Bruce welcome from me as well, my husband was diagnosed in 2014, horrible illness to have but everyone is so lovely and helpful on this site. Sorry to hear about your divorce, at least you have a good friend to stay with. George was also told about the hummingbird when he had the scan. We go into London and see proffesor Morrison, who is amazing, always there if needed . Yvonne xxx

Dear Bruce,

What a sad story to read, let alone, live. I am almost 72, but have always felt like I am many years younger. I quit the job I loved, as an R.N, as I was falling down at work and couldn't think as a ICU RN needs to do. Yes, we have a caregiver for me, as my husband was afraid for my safety and for those around me. Yes, we pay for it, but we have planned for retirement and this is what we got in our later years. No, we never go out, never go to dinner or on vacations. We buy so little, only what we have to. PSP is our entertainment! Oh my....not what we want but it is what it is. I wish you luck and peace, and do hope your life becomes easier.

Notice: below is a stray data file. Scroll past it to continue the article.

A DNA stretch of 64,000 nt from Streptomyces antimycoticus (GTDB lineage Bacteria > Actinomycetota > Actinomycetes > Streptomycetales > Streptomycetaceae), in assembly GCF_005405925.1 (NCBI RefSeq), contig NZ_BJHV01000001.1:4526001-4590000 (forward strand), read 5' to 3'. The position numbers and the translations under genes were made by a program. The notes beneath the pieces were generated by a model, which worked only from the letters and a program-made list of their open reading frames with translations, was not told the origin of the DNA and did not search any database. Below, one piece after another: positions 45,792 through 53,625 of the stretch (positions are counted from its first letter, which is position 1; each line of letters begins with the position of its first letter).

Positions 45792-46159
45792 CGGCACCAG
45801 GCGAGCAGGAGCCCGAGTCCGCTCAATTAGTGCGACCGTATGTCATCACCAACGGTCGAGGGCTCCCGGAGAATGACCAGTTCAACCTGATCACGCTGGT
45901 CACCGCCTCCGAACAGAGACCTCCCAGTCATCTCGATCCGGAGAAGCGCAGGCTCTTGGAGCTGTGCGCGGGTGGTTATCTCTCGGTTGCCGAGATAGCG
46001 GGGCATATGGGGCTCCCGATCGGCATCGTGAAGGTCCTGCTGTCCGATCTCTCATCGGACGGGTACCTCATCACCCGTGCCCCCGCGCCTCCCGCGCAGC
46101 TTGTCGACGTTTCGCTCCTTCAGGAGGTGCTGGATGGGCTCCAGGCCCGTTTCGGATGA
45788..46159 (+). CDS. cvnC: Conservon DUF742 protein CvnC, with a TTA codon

Bruce,my heart goes out to you! I was caregiver t my husband with PSP up until his death just 2 months ago.It is hard to imagine you living without someone to care for you.During his last 6 months,he was still able to walk,unlike many with later stages of PSP,but I had to walk with him.If I held his hand or just put my hand on his back,it was enough to keep his balance and prevent falls.But without help I don't see how you could go on in the foreseeable future.Don't mean to scare or discourage you,but this disease can get nasty. Blessings to you! Janet

Hello Bruce

I am fairly speechless about how tough things have been for you.

For what its worth a brain scan is fairly cast iron for diagnoses purposes. However the symptoms of PSP are so characteristic out first neurologist picked it up with just watching Liz's gait. Two afternoons of tests including measuring the slow eye movement circades. Lft him in no doubt. He was a PSP specialist though.

Anyway... Enough of that.

I would welcome you here and hope that you will get plenty of support. Though my greatest concern is that you have real practical support, but I don't know the systems in the States.

Warm welcome